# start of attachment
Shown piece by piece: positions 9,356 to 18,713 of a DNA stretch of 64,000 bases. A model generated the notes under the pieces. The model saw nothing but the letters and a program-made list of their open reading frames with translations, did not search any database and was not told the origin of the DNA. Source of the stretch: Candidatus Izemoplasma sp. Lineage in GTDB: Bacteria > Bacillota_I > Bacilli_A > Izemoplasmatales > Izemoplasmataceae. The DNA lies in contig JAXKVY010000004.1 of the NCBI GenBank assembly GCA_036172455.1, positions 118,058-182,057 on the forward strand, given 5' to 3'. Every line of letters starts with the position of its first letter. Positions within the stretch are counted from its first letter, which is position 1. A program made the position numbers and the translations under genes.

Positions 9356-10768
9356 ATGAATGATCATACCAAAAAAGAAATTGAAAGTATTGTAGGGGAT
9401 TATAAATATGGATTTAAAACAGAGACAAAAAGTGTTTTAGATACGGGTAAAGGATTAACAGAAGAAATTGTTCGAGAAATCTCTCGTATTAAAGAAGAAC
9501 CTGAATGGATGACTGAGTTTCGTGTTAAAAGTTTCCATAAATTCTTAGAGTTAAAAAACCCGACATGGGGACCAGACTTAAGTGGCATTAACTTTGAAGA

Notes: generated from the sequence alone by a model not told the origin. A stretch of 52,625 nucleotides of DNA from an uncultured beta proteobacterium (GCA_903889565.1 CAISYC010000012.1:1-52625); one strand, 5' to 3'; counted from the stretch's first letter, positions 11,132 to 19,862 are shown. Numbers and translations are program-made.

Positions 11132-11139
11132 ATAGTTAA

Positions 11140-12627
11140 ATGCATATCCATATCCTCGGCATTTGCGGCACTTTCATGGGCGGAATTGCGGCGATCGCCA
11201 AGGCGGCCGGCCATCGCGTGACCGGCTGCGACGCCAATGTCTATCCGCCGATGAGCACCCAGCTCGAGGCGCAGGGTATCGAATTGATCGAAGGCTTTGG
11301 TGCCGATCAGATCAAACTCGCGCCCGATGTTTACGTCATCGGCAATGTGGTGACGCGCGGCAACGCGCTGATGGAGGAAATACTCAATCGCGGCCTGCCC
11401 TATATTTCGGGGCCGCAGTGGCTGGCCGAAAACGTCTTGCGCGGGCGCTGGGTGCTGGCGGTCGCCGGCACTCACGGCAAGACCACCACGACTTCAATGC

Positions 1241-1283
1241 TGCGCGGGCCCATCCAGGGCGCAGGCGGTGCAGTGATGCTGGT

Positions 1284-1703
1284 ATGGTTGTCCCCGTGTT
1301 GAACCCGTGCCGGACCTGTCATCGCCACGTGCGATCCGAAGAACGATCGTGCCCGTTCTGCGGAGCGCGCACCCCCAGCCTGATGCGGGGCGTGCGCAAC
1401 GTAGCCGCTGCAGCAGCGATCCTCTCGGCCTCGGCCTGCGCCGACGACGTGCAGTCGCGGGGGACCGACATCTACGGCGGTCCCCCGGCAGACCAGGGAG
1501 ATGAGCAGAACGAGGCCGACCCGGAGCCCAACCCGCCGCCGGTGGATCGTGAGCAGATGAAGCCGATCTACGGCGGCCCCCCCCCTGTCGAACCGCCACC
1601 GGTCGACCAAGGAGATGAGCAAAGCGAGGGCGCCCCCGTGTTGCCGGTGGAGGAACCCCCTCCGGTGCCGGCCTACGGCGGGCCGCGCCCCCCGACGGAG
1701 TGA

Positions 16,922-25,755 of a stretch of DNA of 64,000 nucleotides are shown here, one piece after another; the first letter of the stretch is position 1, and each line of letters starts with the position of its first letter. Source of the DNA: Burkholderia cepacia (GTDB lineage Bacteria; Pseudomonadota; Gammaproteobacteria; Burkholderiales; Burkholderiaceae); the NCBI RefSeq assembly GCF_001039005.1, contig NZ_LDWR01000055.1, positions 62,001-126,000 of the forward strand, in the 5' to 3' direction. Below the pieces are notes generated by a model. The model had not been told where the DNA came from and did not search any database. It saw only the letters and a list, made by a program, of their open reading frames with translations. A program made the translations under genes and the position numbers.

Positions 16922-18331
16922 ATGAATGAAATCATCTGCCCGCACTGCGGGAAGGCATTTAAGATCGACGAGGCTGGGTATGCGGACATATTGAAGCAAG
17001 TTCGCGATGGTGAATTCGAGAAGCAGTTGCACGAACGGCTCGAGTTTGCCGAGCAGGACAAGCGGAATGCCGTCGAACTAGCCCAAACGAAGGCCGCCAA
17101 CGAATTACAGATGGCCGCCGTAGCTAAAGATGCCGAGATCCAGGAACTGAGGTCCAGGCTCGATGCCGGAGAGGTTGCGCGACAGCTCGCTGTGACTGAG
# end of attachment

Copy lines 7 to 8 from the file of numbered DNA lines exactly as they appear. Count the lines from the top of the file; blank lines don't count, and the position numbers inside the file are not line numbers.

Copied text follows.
Positions 11132-11139
11132 ATAGTTAA